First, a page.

Here, this dissertation contributes to the academic field of Chinese environmental policies. It will focus on social structures introduced through constructivist ideas that drive Chinese leaders. This way, the following work aims to fill the gap in recent academic research projects that could be identified; a gap that exists between empiric descriptions of China’s environmental problems and the government’s responses, and the theoretical approach to explain environmental policies based on constructivist ideas about the transportation of values and norms.

At the same time, this work aims not only to cover the simple alarmism that, as mentioned above, has been driven by many scholars to the present day, but also a more balanced perspective as expressed by Liu and Diamond who state: “China is lurching between accelerating environmental damage and accelerating environmental protection” (Liu and Diamond, 2005: 1186). Efforts and first successes will be acknowledged, even though the country has not yet reached its goal on its way towards an environmentally friendly, sustainable development.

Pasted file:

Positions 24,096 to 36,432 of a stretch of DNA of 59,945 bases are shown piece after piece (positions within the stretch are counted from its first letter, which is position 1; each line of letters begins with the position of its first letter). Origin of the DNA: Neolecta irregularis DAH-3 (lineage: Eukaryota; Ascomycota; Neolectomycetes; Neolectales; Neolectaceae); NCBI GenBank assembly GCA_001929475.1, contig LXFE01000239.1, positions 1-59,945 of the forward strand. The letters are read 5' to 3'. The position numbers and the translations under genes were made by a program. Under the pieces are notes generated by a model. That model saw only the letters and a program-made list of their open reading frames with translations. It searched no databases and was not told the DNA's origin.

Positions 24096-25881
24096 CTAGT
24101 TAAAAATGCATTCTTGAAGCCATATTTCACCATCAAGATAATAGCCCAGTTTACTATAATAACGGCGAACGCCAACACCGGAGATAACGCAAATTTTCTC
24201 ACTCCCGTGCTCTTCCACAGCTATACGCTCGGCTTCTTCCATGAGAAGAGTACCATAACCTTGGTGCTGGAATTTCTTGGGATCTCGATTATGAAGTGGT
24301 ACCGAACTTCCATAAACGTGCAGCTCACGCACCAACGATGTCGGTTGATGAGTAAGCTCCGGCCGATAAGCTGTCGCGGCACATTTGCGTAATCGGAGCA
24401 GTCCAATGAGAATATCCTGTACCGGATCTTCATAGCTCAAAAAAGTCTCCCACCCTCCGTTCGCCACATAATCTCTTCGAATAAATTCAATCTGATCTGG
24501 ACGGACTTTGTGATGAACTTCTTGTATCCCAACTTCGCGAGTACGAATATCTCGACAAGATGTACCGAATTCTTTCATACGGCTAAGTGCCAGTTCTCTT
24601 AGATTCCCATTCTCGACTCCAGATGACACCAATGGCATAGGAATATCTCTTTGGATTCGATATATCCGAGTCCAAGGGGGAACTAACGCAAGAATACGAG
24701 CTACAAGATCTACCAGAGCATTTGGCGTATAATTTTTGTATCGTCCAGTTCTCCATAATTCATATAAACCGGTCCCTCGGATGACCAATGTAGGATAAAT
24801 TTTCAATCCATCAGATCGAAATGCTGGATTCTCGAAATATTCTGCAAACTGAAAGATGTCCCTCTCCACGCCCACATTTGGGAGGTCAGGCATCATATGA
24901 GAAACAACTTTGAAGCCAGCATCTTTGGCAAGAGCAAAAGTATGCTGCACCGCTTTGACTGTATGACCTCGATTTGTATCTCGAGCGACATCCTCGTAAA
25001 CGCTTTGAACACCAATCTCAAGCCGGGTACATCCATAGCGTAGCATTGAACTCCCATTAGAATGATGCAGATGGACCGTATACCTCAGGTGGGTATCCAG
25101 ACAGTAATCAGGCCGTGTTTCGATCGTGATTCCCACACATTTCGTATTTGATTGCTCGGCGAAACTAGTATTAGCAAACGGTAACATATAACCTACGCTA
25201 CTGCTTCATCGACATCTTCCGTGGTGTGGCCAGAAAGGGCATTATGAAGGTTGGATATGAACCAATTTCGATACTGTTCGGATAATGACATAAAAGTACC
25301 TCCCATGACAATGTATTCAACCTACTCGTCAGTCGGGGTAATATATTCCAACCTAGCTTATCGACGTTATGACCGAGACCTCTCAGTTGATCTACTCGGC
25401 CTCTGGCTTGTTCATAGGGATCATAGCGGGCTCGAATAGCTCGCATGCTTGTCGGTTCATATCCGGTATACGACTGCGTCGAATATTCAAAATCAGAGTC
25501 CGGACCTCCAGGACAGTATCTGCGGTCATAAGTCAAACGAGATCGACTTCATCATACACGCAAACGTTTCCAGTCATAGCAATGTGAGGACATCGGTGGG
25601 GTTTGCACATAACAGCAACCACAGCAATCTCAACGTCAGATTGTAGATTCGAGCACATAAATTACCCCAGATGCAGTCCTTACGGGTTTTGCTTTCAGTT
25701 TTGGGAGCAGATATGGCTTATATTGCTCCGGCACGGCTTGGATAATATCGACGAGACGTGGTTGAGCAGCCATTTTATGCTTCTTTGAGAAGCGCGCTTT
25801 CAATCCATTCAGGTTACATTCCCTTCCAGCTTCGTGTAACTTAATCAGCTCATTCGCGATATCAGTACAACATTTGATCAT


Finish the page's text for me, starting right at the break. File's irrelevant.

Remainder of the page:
To answer the above stated research questions, this dissertation will first introduce the theoretical framework of constructivism (Chapter 2) following this introductory chapter. The aim of this theoretical element is the development of the core hypotheses which will be tested. To do so, Chapter 3 gives a brief overview about China’s role in the international system, particularly international environmental policy, before the key part of this dissertation will provide an analysis of Chinese foreign environmental policy over the last four decades (Chapter 4) with the aim of verifying or disproving the formulated hypotheses (Chapter 5). An answer on the research question in the form of an evaluation of the conducted analysis will be given, before the last part of this dissertation summarises the findings and provides an outlook for the future.

2. Theoretical Framework: Constructivism